Spiderman 3 is an example of when you don't have anything interesting to say, don't say it. It's another instance of just what the traditional limits of the comic book are - everything is so flat, so cliched, so hackneyed, so unoriginal that everybody just gives the next plot line instead of being a human being. This time Spidey has not one, not two but three antagonists, all of them out to get him. There's Thomas Haden Church, who gets trapped in something called I believe a de-materializing molecule that makes him into, well, the sandman - don't ask. And then there's our old friend James Franco, who used to be Spidey's best friend but now thinks that Spidey has killed his father and has to be killed to even things up; and then there's Topher Grace, who wants Spidey's job as the photographer at the paper - and when was that a reason to want to kill, but it is. Newspaper photographers, look out for your jobs.
And then of course there's Kirsten Dunst, as Mary Jane, whom we see at the beginning losing her job on Broadway, just because of a bad review, hey, get over it, and her replacement can't even hold a tune; and now Dunst is a singing waitress at a jazz club - I didn't know they had them. Anyway, where was I - Spidey gets bitten, or something, by an unearthly thing from outer space, no, it was from that dematerializer thing, and gets turned into a black-suited, obnoxious asshole who looks like what my colleague Anthony Lane describes as a winner of the teenage hitler look-alike contest, with his hair combed over one ear. And what that means is he's so obnoxious that he's thrown away his chance with Kirsten, of course only until the end of the film, when naturally they get back together until at least Spiderman 4.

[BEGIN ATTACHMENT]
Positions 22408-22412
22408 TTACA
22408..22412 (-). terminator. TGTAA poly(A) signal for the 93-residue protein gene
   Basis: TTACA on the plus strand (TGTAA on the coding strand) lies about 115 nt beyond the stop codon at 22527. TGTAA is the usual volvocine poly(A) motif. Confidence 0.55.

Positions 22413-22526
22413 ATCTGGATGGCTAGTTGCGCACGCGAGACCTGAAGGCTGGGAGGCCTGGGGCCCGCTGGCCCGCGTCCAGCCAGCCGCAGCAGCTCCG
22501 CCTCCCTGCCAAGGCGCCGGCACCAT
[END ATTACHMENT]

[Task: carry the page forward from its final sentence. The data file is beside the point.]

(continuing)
What have I missed here? Well, the rumor is that the film cost $250, maybe even $300 million dollars, which makes it the most expensive film of all time, and all I can say is that it does not show on the screen, which if it were a better film might actually be a good idea. Though I think they could have done a little title at the end of each episode, you know: This fight cost $25 million, This one cost $50 million, and so on. At least we'd know where the money went. The problem isn't the money, which is obscene anyway, but the fact that the script, by director Sam Raimy and his brother Ivan, is just so lame - you'd think that $300 million would buy a good script, and maybe, knowing Hollywood, it did, but the studios threw it out and went with this one. Trying to shoehorn in three villains against one Spidey, plus obnoxious Spidey, is more than anyone should be required to do.